Presentation on theme: "Screening for Prediabetes By: Sarah Rentz. Diabetes type 2 is a growing concern in America today An estimated 7.0% of the American population have diabetes."— Presentation transcript:
Diabetes type 2 is a growing concern in America today An estimated 7.0% of the American population have diabetes 1/3 of diabetics remain undiagnosed It is the 6 th leading cause of death in America 54 million Americans have prediabetes 1 in 3 children born today will develop diabetes Risk factors associated with diabetes are also growing: Obesity Sedentary Lifestyle High Cholesterol The number of people with diabetes is expected to double by the year 2025!!!
Current screening practices are not identifying enough of the population at risk for diabetes and prediabetes! The result of this is that patients are not receiving diagnosis until complications from hyperglycemia are evident. Many of these complications are irreversible but could have been prevented with early intervention. Macrovascular: cardiovascular disease Microvascular: nephropathy, retinopathy, and neuropathy Current Screening Tests approved by the ADA include: Casual Plasma Glucose Fasting Plasma Glucose Oral Glucose Tolerance Test
Prediabetes is IGT, IFG, or both and it represents the gray area between normoglycemia and diabetes. Screening Test Results Diabetes: Casual plasma glucose ≥ 200 mg/dl or OGTT result of ≥ 200 mg/dl or FPG result of ≥ 126 mg/dl IGT: OGTT result of 140-199 mg/dl IFG: FPG result of 100-125 mg/dl So why is it important to diagnose prediabetes??? It is a major risk factor for development of diabetes. Prediabetes is associated with an increased risk of cardiovascular disease. The greater the hyperglycemia the greater the organ damage. It is treatable!!!
Study and TreatmentNumber Needed to Treat DPP- Lifestyle Modification* 7 for 3 years Finnish DPS- Lifestyle Modification*22 for 1 year or 5 for 5 years DPP- Metoformin14 for 3 years STOP-NIDDM- Acarbose10 for 3.3 years DREAM- Rosiglitazone7 for 3 years The ADA recommends diet and exercise as treatment for prediabetes and does not at this time suggest drug therapy, however the results below are convincing. Rosiglitazone and lifestyle modification have proven to be the most effective at preventing progression from prediabetes to diabetes and increasing reversion to normoglycemia. * Lifestyle modification= 150 min exercise per wk and 5% to 7% reduction in body weight. So this is a treatable condition with screening options, what is the problem then???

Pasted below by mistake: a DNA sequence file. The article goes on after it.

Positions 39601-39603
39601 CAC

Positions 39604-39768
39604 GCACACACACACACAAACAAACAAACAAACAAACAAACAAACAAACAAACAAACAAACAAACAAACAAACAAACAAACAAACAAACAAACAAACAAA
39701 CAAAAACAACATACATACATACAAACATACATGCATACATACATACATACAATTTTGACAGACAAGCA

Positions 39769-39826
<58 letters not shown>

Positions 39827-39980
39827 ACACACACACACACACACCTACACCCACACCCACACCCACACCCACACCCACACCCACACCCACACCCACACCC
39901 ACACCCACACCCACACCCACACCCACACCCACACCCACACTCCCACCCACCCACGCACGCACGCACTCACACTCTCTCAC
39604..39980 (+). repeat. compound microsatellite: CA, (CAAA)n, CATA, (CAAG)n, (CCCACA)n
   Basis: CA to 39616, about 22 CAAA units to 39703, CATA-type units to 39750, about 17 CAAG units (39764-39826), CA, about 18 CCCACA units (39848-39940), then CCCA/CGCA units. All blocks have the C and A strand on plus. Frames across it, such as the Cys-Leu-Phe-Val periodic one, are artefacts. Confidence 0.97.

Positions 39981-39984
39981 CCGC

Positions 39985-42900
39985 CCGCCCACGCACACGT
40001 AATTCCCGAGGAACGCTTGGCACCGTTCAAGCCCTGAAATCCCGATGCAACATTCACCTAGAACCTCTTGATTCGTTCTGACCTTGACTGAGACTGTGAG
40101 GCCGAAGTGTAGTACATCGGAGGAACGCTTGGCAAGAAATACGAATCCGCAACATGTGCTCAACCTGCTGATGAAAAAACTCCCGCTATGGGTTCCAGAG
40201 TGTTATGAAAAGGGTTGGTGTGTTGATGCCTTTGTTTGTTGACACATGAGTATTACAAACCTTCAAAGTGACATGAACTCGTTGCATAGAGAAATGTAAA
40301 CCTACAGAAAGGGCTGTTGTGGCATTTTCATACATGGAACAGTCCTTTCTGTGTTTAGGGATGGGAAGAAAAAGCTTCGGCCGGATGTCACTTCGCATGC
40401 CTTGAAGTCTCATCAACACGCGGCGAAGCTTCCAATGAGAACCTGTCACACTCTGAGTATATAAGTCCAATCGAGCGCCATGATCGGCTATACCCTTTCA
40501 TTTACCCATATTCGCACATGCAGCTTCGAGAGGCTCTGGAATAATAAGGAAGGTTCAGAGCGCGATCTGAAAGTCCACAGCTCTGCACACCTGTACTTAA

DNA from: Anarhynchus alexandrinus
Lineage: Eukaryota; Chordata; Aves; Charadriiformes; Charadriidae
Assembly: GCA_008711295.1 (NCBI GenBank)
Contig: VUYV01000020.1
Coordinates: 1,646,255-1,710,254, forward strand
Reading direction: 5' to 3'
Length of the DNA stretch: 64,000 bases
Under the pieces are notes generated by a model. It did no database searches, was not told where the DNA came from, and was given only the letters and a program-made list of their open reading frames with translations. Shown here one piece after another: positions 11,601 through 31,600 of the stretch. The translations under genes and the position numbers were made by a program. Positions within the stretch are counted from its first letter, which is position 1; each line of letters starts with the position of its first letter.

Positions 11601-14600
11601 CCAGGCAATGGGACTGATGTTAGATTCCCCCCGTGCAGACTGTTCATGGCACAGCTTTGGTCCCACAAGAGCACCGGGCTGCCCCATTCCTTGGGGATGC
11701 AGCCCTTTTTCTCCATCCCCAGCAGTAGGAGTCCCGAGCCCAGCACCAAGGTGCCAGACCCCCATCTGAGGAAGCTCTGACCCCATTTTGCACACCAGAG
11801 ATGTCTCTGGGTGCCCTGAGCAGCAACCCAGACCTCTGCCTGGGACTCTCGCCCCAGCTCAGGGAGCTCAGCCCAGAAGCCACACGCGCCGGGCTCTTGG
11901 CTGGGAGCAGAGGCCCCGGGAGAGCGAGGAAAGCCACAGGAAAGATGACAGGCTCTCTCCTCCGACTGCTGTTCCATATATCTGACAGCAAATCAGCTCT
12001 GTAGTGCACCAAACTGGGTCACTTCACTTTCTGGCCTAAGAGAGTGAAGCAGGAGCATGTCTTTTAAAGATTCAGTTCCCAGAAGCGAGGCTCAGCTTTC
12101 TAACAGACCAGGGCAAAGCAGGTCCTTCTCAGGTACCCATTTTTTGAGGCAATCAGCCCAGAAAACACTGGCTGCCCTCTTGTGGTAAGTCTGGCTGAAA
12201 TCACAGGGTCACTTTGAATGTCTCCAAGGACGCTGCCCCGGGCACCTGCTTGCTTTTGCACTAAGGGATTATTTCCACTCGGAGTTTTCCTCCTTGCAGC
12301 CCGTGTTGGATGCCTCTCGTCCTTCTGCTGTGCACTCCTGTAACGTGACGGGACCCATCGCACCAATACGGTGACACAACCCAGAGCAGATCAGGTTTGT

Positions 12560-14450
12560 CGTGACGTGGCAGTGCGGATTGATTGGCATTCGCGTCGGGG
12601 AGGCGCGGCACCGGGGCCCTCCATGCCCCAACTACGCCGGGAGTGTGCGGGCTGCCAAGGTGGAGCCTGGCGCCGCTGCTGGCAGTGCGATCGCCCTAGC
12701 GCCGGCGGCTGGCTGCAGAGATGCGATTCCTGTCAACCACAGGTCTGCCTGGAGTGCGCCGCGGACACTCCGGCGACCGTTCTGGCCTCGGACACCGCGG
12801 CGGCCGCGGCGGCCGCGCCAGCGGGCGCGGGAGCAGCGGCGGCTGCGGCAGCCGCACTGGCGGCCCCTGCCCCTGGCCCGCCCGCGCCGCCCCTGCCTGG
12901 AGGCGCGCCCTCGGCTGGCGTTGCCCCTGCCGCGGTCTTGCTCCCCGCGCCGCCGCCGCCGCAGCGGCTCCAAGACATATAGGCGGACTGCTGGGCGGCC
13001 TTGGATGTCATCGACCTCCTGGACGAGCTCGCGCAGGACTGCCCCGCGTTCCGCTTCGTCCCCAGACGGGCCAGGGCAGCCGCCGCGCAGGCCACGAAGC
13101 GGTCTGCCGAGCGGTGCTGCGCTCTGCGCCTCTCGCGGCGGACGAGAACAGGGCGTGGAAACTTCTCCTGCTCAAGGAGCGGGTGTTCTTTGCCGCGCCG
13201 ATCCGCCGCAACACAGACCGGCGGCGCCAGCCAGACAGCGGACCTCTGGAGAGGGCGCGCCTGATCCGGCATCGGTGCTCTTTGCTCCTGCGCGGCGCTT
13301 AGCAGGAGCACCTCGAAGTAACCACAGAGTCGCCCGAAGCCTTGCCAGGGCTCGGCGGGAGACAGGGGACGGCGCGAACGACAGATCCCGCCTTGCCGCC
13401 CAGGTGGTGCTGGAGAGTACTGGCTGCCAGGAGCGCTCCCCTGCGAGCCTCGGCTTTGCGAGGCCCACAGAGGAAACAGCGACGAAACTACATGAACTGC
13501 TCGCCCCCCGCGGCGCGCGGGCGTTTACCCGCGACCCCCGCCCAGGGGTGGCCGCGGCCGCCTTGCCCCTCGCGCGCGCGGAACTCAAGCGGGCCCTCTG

The main problem with screening for prediabetes is that both screening tests are needed to detect all prediabetic patients, but both are not fully utilized. FPG test is the one used most often because: It is more convenient to the provider and patient It is less time consuming for the patient It is cheaper to run It has an increased patient compliance The OGTT is the only way to detect people with isolated IGT, so if this test is not used, a large subset of people who are at great risk for developing diabetes and cardiovascular disease are being missed. If only a FPG is performed, 31% of the cases of prediabetes could be missed!!!
The need for alternate screening tests for prediabetes is becoming more apparent. The ADA currently recommends prediabetes screening for everyone over 45 and those who are under 45 but are overweight and have another risk factor such as family history or high cholesterol. This could result in a lot of unnecessary testing due to the high number of negative results. Possible solutions: Risk assessment survey- increase chance for positive test result HbA1c- alternate or adjunct to OGTT CRP- adjunct to OGTT Scout- detects skin changes non invasively Prediabetes has no symptoms so patients cannot know if they have it unless their health care provider decides to screen them!
Conclusions and Take Home Points Worldwide prevalence of diabetes is over an estimated 170 million and growing. New research shows that the deadly complications of this disease can be prevented through lifestyle modification and/or drug therapy. The current screening practices are not identifying acceptable numbers of those with prediabetes and diabetes. Health care professionals need to be made aware of the critical need for detecting both IGT and IFG in addition to diabetes. More efficient screening guidelines and procedures need to be implemented so that we can detect more cases of prediabetes and start treatment earlier in efforts to delay and/or prevent diabetes in these patients.
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